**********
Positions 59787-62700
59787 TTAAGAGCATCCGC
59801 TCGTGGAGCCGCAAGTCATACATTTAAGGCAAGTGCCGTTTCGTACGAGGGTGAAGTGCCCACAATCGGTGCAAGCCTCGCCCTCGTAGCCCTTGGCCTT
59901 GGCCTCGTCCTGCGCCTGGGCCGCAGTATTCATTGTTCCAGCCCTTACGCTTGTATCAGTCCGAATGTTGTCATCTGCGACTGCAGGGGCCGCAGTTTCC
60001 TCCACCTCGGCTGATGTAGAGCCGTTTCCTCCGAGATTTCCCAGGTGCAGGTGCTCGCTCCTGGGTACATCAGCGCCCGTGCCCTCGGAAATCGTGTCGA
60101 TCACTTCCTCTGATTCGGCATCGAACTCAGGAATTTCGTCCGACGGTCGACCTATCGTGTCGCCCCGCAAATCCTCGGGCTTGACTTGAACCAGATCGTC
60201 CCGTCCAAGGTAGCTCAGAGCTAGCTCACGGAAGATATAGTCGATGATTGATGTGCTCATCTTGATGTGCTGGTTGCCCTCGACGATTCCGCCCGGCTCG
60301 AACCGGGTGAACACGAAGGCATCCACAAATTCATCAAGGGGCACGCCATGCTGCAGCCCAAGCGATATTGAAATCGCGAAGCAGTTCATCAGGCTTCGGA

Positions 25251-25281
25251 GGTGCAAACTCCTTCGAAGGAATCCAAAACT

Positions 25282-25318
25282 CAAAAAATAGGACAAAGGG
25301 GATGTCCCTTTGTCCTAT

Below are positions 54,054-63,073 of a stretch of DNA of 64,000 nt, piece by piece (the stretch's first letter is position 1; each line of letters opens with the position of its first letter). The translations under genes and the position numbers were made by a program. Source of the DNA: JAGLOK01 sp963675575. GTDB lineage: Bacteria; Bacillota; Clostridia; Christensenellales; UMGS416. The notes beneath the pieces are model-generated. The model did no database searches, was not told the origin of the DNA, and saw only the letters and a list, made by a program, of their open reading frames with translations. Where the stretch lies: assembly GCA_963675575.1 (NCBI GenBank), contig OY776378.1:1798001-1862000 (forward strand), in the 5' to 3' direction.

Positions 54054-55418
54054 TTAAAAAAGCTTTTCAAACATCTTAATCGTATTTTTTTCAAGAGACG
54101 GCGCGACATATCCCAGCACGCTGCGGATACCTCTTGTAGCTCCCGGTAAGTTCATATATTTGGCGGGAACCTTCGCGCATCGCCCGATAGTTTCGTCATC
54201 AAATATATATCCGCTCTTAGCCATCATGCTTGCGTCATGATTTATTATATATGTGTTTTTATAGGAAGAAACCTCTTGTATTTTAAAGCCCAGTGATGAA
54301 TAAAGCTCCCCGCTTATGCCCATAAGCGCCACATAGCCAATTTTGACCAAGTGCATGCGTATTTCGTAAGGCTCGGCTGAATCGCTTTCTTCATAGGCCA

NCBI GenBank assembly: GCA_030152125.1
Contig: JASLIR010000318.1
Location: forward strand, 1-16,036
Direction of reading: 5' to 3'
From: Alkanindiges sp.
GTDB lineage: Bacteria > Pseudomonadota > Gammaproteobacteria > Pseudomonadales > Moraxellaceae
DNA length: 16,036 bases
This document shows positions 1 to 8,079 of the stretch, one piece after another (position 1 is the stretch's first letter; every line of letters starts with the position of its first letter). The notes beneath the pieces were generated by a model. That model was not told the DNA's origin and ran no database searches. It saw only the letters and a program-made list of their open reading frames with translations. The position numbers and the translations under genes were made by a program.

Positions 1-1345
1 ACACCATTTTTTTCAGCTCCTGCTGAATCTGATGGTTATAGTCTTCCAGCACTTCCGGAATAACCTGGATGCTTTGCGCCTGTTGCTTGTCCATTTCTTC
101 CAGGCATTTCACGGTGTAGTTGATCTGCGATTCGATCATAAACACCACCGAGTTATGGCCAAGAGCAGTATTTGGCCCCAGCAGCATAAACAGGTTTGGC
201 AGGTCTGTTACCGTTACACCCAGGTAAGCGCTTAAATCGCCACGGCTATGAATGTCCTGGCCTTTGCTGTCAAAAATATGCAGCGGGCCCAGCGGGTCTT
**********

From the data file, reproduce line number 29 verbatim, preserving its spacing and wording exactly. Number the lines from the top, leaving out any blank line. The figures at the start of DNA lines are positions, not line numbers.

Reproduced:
1 ACACCATTTTTTTCAGCTCCTGCTGAATCTGATGGTTATAGTCTTCCAGCACTTCCGGAATAACCTGGATGCTTTGCGCCTGTTGCTTGTCCATTTCTTC